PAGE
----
Omaima said Ibrahim’s release also brought back memories of when she and her two sisters were released.

“I remember when we were released we were scared to move, and the officer said ‘do you want us to take you back in again?’ Because you’re constantly followed by a police officer, you feel that you don’t deserve freedom anymore. That’s what they make you feel like. I think that’s what Ibrahim felt too, that he couldn’t open a door on his own,” she added.

“You’re not being controlled anymore. It definitely brought back memories of the first day when we were released.

“It’s very sad because when you’re released, as much as you’re happy, it does hit you that you were taken from life and from everything for nothing, because you didn’t even do anything.”

Ibrahim sister Fatima said her family was finally able to sleep peacefully on Thursday night after hearing of her brother’s release.

“It all happened all of a sudden. We didn’t expect that he was going to be released last night,” she said.

“We found out that he was transferred to the Al-Azbakeya police station on Wednesday evening and then there was talk that he was going to be released the next day but ultimately it all depended on the process and the papers being finished,” she told The Irish Times in Dublin on Friday morning.

One of Mr Halawa’s five sisters, Nosayba, has been in Egypt the past month awaiting his release.

Fatima said Nosayba fainted when she saw Ibrahim.

“It felt weird because she’s seen him before a few times through prison visits, but I think it’s different when you see someone actually free.

“And I thought if she’s seen him for the past four years and we haven’t, I don’t know how it’s going to be when we finally meet him,” Fatima said.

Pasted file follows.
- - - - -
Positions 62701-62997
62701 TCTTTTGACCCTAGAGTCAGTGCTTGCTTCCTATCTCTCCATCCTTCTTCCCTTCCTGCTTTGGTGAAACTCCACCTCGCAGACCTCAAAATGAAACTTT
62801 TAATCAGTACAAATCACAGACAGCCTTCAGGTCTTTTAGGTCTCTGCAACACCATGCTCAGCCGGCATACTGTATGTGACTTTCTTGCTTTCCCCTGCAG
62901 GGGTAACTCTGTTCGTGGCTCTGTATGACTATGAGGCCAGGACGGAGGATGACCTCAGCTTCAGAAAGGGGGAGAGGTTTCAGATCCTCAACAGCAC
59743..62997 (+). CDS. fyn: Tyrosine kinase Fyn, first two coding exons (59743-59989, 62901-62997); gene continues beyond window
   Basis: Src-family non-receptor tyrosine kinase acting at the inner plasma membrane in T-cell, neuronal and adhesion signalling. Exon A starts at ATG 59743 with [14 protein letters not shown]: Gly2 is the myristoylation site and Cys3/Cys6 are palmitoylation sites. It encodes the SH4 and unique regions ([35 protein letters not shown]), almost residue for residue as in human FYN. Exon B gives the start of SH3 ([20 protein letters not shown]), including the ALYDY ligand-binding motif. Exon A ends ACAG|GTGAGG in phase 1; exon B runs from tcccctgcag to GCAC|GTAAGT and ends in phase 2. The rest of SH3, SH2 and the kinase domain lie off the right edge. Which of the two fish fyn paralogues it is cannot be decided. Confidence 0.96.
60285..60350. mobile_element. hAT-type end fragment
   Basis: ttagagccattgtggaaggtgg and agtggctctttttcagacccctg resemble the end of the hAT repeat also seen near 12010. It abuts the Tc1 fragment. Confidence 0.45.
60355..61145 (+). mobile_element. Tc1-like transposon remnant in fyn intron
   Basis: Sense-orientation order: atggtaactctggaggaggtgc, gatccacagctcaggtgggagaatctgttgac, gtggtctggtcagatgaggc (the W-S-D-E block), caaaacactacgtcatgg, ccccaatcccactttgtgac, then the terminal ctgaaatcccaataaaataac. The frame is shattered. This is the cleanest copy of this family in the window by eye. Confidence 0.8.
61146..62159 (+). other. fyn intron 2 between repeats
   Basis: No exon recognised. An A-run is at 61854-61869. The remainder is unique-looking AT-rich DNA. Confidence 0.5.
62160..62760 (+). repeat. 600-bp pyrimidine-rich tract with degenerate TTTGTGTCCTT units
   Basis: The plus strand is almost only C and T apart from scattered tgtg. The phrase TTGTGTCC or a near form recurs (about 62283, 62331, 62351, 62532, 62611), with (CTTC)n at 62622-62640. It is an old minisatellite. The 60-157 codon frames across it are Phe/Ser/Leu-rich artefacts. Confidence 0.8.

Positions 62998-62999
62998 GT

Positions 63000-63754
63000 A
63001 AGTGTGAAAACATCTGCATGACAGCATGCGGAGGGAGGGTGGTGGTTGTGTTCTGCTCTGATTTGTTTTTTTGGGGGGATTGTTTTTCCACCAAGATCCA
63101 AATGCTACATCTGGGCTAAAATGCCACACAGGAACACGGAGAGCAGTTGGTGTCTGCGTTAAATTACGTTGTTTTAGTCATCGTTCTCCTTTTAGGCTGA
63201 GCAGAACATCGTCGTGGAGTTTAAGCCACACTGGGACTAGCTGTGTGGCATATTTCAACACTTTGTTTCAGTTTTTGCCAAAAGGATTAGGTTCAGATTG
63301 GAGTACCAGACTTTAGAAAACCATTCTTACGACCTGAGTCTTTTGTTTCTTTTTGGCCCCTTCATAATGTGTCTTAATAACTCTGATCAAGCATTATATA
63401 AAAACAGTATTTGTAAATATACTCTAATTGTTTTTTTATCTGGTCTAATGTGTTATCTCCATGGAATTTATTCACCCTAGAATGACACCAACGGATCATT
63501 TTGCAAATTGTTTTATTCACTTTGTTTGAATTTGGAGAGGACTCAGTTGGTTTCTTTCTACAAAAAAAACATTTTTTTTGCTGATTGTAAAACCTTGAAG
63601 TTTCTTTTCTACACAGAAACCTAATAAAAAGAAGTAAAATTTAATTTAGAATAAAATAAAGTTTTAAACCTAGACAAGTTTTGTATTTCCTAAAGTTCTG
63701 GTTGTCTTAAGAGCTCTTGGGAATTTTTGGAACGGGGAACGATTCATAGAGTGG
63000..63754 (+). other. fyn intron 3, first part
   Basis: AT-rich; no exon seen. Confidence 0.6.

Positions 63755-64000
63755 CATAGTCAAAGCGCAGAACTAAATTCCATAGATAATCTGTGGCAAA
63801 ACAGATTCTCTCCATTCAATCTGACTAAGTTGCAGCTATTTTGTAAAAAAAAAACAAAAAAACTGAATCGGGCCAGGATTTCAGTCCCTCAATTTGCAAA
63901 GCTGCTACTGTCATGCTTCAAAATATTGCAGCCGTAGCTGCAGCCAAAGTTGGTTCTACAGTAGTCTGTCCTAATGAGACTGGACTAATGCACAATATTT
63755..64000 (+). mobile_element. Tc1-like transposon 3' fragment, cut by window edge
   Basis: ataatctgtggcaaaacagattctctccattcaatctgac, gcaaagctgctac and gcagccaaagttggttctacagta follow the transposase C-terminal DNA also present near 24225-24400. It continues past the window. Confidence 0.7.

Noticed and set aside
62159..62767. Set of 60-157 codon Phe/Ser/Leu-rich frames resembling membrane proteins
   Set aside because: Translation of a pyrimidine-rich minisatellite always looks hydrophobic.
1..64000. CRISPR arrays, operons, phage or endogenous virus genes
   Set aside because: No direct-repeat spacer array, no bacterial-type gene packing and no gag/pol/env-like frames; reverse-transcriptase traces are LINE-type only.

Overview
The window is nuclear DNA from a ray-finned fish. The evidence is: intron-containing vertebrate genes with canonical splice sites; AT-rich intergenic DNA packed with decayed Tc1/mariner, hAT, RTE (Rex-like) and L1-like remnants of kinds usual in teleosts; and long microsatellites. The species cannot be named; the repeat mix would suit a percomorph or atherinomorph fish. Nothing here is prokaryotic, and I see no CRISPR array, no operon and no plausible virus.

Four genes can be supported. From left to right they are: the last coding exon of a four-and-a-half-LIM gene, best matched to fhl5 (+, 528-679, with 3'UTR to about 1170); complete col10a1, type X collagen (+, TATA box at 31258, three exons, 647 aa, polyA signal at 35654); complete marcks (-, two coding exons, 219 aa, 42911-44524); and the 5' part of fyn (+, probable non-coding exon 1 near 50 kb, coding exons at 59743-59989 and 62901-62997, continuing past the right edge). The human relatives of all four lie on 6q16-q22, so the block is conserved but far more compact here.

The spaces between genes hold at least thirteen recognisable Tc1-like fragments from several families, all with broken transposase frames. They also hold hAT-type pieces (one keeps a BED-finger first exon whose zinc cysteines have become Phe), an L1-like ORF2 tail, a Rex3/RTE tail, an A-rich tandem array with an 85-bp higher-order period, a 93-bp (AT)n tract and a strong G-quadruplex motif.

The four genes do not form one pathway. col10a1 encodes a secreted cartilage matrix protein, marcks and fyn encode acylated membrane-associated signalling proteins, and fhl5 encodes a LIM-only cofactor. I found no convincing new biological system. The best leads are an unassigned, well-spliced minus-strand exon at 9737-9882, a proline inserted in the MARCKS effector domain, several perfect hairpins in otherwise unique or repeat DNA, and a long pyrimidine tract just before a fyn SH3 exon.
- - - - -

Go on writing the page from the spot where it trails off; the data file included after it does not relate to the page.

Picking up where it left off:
Fatima said Nosayba had been told he was going to be released at around 4pm or 5 pm on Thursday “but nothing happened”.

“She was standing in front of the police station the whole day and by 10pm we hadn’t heard anything so we expected we probably won’t hear anything until Saturday because they don’t work on Friday.

“Fatima said they heard their father, Hussein Halawa, speaking loudly on the phone and she didn’t understand what was happening.

“Suddenly he was rushing up the stairs and we realised he was talking to Ibrahim. Then I came out of the room and asked ‘is Ibrahim out?’ and he said ‘yes’.

“Then he gives the phone to me and we talk very briefly because the phone has to go around to everyone else,” she said.

“In the morning, Nosayba sent us a photo that Ibrahim took in the mirror. Nosayba was saying that he found it very weird to be able to see himself in the mirror,” said Fatima.

She continued: “In prison, you’re not allowed mirrors inside. So after four years to be able to see yourself, it feels so weird. That’s one of the weirdest things you experience when you’re released.”

On September 17th, Ibrahim, now aged 21, was found innocent and was acquitted of all charges. His three sisters, who were tried in absentia, were also acquitted.

Mr Halawa’s release was delayed due to the slow processing of release papers by the Egyptian prison authorities.

To ensure his safe return to Ireland, the family said they are unable to disclose of any details of his return to Ireland, including travel arrangements, until he has left Egypt.

Minister for Foreign Affairs Simon Coveney said he expects Mr Halawa to return to Ireland on Sunday or Monday.